Tuesday, April 03, 2007

Differences Among Mobile Marketing Systems

You may have thought from last Friday’s post that I had merely gathered the names of mobile marketing software vendors. Au contraire. That list was based on a close parsing of the relevant Web sites. (And if it’s on the Web, it might be true, right?) Now that I’ve had some time to sift through the materials I assembled, it’s possible to make some more precise observations about what differentiates the different systems.

1. Voting vs. Ad Serving: this seems to be the Great Divide. Of the seven products that seem to be serious marketing systems (as opposed to simple message blasters), four mention voting and related applications (sweepstakes, contests, etc.) and three mention mobile ad serving, but none mention both. I realize that ad serving is a pretty specialized skill. But I don’t see why it should conflict with voting and similar interactions, so perhaps some vendors do both and just don’t mention it. (Note: after posting this, I learned that at one of the ad serving vendors, Enpocket, indeed does both. The others may as well.) The voting vendors are Flytxt, Netcom Consulting, Kodime and MessageBuzz, while the ad serving vendors are Velti, Knotice and Enpocket. It’s also worth noting that Ad Infuse, which is not on my list of seven, is a mobile ad serving specialist.

2. Upload user content. User-provided content might be considered shorthand for all the Web 2.0 community features. You need not just to upload it, but provide a way for others to search for and view it. Only Kodime and Enpocket make a point of mentioning this—which, again, doesn’t mean others don’t do it.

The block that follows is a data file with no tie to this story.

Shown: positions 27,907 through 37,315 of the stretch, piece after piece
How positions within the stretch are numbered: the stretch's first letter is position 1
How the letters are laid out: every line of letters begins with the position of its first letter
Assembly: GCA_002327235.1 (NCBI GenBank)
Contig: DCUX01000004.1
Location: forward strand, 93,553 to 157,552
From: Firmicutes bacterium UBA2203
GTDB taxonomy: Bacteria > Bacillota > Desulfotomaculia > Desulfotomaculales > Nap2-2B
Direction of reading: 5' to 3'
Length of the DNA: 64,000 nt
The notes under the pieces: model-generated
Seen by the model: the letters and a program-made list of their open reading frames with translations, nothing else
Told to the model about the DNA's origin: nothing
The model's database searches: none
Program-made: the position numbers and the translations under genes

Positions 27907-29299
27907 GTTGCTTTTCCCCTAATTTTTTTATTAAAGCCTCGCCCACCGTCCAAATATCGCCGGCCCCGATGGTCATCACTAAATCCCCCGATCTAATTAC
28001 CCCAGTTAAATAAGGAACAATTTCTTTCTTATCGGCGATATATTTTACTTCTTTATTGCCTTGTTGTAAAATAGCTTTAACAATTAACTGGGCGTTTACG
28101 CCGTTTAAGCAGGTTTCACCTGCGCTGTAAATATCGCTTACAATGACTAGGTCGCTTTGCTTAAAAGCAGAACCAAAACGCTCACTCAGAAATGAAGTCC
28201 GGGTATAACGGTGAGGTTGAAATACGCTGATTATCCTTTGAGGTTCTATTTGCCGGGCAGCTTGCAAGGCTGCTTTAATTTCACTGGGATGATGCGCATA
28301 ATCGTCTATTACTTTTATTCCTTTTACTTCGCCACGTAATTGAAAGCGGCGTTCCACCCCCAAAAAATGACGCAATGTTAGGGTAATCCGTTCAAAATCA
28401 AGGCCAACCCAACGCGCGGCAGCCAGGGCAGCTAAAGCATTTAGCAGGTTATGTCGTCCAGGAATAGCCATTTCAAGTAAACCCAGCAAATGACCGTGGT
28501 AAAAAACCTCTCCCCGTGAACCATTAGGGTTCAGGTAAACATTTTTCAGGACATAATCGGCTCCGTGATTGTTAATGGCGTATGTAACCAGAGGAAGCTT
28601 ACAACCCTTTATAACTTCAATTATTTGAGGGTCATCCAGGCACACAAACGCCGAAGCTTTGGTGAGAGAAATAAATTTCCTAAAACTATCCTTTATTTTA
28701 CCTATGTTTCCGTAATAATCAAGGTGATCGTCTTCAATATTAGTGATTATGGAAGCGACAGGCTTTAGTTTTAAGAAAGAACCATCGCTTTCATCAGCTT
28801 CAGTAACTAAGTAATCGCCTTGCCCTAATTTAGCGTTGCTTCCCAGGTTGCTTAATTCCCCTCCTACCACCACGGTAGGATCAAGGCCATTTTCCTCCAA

3. Download paid content. This could be anything from simple ringtones to coupons to full e-commerce, so there is probably a broad range of functionality among the five vendors who mention it (Netcom Consulting, Kodime, MessageBuzz, Velti and Enpocket). If you’re interested in this, also look at Mobiqua, a mobile coupon and ticketing specialist.

4. Interactive dialogues. This could mean automated interactions (Kodime), connecting to live humans (Flytxt, Velti), or enabling user-to-user conversations (Enpocket). These are wildly different applications, so this category also takes more digging depending on your exact needs.

So much for differences. Everybody is hosted, although Velti seems to offer on-premise as an option. Everybody can broadcast messages, usually in multiple formats (SMS, MMS, video, games, Web pages, portals, etc.) and receive responses. All maintain some form of customer database to capture permissions and build profiles. Most explicitly mention campaign management and the rest probably have some kind of campaigns too. But Velti, Knotice, and Enpocket describe more sophisticated campaign administration, with workflow and targeting. Those are the same three that do ad serving, which make sense if you think about it.

If you’re looking for truly unique claims, Enpocket is still the only one I’ve seen that describes an automated scoring system to predict customer behavior, and Knotice is the only one positioning itself as multichannel in the sense of including Web and email as well as mobile.

Let me stress yet again that these are just impressions based on vendor Web sites. If you have a specific requirement, it’s definitely best to query all the vendors directly to see whether (and, more importantly, how) they support it.

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